According to Prelinger, ‘we have taken babysteps.’ But already YouTube functions as the default image of what a moving image archive should be. People get their hands on the things they need through the popular video website. As Prelinger notes: ‘We are having a hard time catching up. How do we make something with the ease of YouTube?’ He continues: ‘Until a few years ago, archival access was going downstream. But that production began to move from institution to individual. The current phenomenon is that people are doing archiving by themselves. People feel entitled to make archives, they find demands that are hard to realize.’ People also remix their personal archives, but people will continue to want the original document.

 

The goal of the Prelinger Archives remains to ‘collect, preserve, and facilitate access to films of historic significance that haven’t been collected elsewhere. Included are films produced by and for many hundreds of important US corporations, nonprofit organizations, trade associations, community and interest groups, and educational institutions. As a whole, the collection currently contains over 10% of the total production of ephemeral films between 1927 and 1987, and it may be the most complete and varied collection in existence of films from these poorly preserved genres.’

In the age of digitization, the Prelinger Archives was one of the first to use the Creative Commons license. Prelinger notes that this idea of the Creative Commons is still hard to comprehend: ‘How do you give away something and sell it at the same time?’ According to Prelinger, these is a two level system: Free and Fee. At the free level, you can download everything you want; complete films and more. But use is at your own risk and there is no detailed grant of rights. At the fee level, you can get physical materials and written license agreements with your name at the top.

The best archives make historical interventions
So, at the fee level, there is still no openness of physical materials. Prelinger: ‘We may want to immerse ourselves in digital objects, look at YouTube, or look at a book page, but that isn’t really openness yet.’ Continuing: ‘The kind of use that we are trying to encourage, is already happening. People already take things as being free. Our best archives make historical interventions. History as a means of intervening in the present. Archives are cultural producers too, most archives in the United States wait for people to intervene. Archives will live or die by the level that their archives are accessible.’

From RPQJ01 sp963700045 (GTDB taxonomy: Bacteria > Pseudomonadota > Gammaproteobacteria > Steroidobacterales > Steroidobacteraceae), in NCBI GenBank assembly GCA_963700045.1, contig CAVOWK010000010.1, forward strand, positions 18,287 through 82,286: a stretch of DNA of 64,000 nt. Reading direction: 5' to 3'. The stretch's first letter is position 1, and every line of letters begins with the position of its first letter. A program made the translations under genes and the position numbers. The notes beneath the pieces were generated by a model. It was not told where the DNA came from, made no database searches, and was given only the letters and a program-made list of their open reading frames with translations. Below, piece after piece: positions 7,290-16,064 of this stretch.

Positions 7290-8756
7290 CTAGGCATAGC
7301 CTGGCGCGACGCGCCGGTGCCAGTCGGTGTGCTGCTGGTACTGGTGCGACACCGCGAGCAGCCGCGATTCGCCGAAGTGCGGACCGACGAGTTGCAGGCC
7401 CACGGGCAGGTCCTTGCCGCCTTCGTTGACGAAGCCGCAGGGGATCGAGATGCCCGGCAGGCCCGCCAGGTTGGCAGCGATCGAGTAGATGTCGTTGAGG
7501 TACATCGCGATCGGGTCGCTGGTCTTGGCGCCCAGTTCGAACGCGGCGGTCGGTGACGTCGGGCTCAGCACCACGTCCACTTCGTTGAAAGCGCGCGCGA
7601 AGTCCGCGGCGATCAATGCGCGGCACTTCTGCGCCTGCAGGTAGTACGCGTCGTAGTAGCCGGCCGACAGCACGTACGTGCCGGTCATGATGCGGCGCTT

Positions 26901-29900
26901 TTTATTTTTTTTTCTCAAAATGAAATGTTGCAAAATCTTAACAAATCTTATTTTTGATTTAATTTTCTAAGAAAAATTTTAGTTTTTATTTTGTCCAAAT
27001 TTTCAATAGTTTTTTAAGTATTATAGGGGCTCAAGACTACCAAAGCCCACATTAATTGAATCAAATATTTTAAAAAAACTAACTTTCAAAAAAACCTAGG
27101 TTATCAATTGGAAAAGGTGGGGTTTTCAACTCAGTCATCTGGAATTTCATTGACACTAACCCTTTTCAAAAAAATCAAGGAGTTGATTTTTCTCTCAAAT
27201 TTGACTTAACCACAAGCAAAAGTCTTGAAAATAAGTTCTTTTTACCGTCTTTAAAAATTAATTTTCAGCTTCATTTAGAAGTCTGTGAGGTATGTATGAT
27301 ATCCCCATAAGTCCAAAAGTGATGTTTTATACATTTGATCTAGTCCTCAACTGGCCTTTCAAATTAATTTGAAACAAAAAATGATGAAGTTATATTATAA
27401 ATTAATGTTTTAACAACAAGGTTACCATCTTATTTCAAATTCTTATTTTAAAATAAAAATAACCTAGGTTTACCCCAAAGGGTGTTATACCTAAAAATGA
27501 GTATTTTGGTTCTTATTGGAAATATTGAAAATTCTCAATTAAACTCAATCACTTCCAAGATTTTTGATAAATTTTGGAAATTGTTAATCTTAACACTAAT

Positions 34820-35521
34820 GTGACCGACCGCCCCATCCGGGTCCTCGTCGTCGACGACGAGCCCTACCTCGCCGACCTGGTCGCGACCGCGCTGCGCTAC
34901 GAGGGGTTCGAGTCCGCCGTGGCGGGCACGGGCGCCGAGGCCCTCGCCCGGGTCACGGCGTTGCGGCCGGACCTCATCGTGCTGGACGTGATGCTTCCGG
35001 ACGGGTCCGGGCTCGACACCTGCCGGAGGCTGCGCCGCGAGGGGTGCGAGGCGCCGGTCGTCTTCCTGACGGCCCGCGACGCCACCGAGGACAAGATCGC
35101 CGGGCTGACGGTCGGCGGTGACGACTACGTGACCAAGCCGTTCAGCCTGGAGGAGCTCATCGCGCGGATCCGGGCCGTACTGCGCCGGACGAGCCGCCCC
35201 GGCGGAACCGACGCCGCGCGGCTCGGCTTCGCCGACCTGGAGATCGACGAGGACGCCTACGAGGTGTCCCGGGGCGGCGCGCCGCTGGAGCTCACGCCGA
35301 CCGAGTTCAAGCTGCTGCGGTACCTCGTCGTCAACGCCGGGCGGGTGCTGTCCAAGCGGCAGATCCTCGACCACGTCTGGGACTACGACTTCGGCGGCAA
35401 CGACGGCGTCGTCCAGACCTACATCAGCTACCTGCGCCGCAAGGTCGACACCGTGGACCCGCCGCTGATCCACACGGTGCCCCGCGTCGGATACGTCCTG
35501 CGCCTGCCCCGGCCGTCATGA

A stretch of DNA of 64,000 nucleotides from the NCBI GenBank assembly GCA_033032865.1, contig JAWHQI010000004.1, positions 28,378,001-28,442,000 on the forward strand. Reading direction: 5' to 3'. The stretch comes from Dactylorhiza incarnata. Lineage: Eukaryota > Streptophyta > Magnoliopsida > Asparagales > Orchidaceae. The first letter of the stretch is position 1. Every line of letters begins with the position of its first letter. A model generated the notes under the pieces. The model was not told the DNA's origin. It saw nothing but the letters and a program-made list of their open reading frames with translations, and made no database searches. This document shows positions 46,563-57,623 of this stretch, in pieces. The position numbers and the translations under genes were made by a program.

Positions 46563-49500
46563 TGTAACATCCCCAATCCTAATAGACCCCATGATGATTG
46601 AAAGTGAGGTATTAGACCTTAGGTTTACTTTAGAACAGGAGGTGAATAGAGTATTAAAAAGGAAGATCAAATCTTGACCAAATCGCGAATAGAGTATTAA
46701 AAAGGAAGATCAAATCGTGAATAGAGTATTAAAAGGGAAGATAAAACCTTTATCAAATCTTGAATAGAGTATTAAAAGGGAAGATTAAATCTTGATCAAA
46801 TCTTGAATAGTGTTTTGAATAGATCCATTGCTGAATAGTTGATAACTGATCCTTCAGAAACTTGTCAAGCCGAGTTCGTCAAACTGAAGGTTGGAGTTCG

Still, it is important to regard our own time as being part of a flow. Prelinger: ‘The most disturbing question about “free” is: Is free culture just a fad? Remixing and sharing are deeply cultural practices, going back a thousand years. Will it devolve into a style which comes and goes? I hope we can build a commons that is more than a brand. Users are our allies and the people that can help us get funding. Engagement is up to us!’

Crossposted at Virtueel Platform
Some photography used from Kennisland (Creative Commons)
www.flickr.com/photos/kl/

Written by newmw

April 16, 2008 at 11:12 am

Participatory Culture at Video Vortex: Cutthroat Capitalism, Foodmarket Piracy and Asian Perspectives

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Do you think Participatory Culture is all about friendly cooperation? Fans flocking to Star Wars conventions or squad based play in the latest MMORPG? The Participatory Culture session at the international Video Vortex conference in Amsterdam, proved that practices such as “cutthroat capitalism” also belong in this category. And how can, from an Asian instead of a Eurocentric perspective, the changing concept of authorship be understood when everyone can build new meaning upon an original work? This session provided practical examples as well as theoretical context. The Masters of Media of the University of Amsterdam were once again present to cover the whole event. Full reports, including this one are available from the Masters of Media blog.

Tilman Baumgärtel: Cutthroat Capitalism in South East Asia